By Sgt. Luisito BrooksAugust 10, 2012
Four years ago, Francis Frenette, concerned about his future, stepped off the beach into Staff Sgt. Patrick Burnish's Army recruiting office in Jacksonville, Fla. Frenette walked out with a signed service agreement that very same day.
With their business concluded, the two parted ways; Frenette to infantryman basic training at Fort Benning, Ga., and Burnish to career counselor training at Fort Jackson, S.C.; neither expecting to see one other again.
But in an unexpected twist of fate, out of the hundreds of thousands of Soldiers and thousands of recruiters in the Army, the two reunited here four years later and once again Burnish signed Frenette up for a term with the U.S. Army.
"Boy was I surprised, but that goes to show you that you can expect the unexpected," said Frenette, a native of Crystal River, Fla. "This is very rare, and I couldn't have planned it if I tried."
There was something really special about being a part of the unit known as official escort to the President of the United States that just intrigued Frenette, and he knew exactly why.
"It is an awesome unit, and I like being here," he said. "The Old Guard is so special because of our mission to honor fallen servicemembers and their families."
Since he arrived to The Old Guard, Frenette has participated in the 2008 presidential inauguration, performed in hundreds of memorial services as an escort platoon team leader and served as a noncommissioned officer with the Pentagon's Office of the Chief Legislative Liaison.
Frenette is also one of the few Old Guard Soldiers to have deployed to Operation Enduring Freedom where he helped train up the Iraqi Army in 2009.
Now a sergeant, Frenette trains new Old Guard recruits about the uniform, marching and weapons requirements specific to the Army's only unit solely dedicated to ceremonies and memorial affairs.
As he neared the end of his initial contract, Frenette knew that he wanted to continue his service. The next thing for him was to reenlist.
Meanwhile, Burnish's term as a recruiter had ended; and he found himself at a major crossroads in his career. Should he return to the infantry world or try something different?
Burnish decided that he would be able to help more Soldiers as a career counselor; assisting them in reenlisting and getting them the benefits and duty stations they wanted.
"I just like helping Soldiers," he said. "It just gives me a lot of joy to see that I have made a difference in someone else's life."
After the career counselor course, Burnish went on to serve in the Alaska-based 6th Squadron, 17th Cavalry Regt., and deployed to Iraq in 2011.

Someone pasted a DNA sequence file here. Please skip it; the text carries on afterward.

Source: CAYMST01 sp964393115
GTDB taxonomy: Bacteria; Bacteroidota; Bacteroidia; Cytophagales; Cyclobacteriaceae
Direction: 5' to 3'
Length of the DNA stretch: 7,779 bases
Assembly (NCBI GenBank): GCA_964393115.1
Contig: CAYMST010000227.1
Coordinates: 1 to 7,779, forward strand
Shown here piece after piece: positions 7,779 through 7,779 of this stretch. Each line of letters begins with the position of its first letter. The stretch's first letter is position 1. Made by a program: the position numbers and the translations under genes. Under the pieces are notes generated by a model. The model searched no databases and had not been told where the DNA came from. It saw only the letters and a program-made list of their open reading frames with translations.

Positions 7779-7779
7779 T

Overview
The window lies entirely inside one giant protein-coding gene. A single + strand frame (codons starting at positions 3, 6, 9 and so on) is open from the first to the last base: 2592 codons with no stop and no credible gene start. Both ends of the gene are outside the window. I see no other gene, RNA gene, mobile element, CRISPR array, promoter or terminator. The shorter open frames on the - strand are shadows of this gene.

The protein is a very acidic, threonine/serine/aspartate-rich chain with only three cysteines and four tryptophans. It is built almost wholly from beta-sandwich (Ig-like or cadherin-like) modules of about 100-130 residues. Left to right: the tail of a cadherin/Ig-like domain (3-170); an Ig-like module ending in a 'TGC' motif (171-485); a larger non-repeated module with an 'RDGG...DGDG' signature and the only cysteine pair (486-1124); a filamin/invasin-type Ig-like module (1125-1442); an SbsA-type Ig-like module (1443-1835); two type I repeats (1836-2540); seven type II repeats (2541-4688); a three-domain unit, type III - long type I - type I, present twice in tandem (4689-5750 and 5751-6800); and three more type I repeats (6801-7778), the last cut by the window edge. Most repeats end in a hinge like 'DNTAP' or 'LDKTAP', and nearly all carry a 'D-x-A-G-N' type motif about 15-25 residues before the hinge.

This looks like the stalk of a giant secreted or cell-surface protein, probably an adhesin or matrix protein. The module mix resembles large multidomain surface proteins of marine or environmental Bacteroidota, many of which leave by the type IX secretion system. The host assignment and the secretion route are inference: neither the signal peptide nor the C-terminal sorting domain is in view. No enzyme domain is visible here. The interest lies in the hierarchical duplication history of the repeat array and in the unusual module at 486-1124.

"I really learned a lot about Soldiers and my job during this last deployment," said Burnish. "I knew that I gained experiences that I would take with me wherever I went next."
Next for Burnish was The Old Guard.
"One day out of the blue, I received orders of reassignment to The Old Guard," said Burnish. "I didn't know much about the unit besides what I saw and heard on the internet. I was just excited about the opportunity to help more Soldiers."
Burnish, now a sergeant first class, arrived to Joint Base Myer-Henderson Hall, Va. in July, just as his former recruit, Frenette, was beginning the reenlistment process.
When Frenette called his career counselor's office to discuss his reenlistment, he had a strange feeling that he recognized the voice on the other end as his old recruiter.
"I almost knew who it was, but I wasn't 100 percent sure," said Frenette. "I thought it was just a coincidence that he sounded familiar."
Burnish, in just his first week in The Old Guard, also didn't realize who he was working with initially.
"The first packet on my desk was Frenette's, but the name didn't click in my head just yet," said Burnish, the career counselor for The Old Guard's 1st Battalion.
The two Soldiers finally met face to face, and the uniqueness of the situation struck them.
"I never thought in a million years that I would be reenlisted by the same person that recruited me. I guess the stars were lined up just right," said Frenette. "I have never heard of that happening before."
Burnish said he's proud that he was able to make such a positive impact on one Soldier's life, and the Army as a whole.
"He is definitely a success story and I am proud to tell it," said Burnish. "My job now is to keep the good Soldiers in. He is one of the good ones."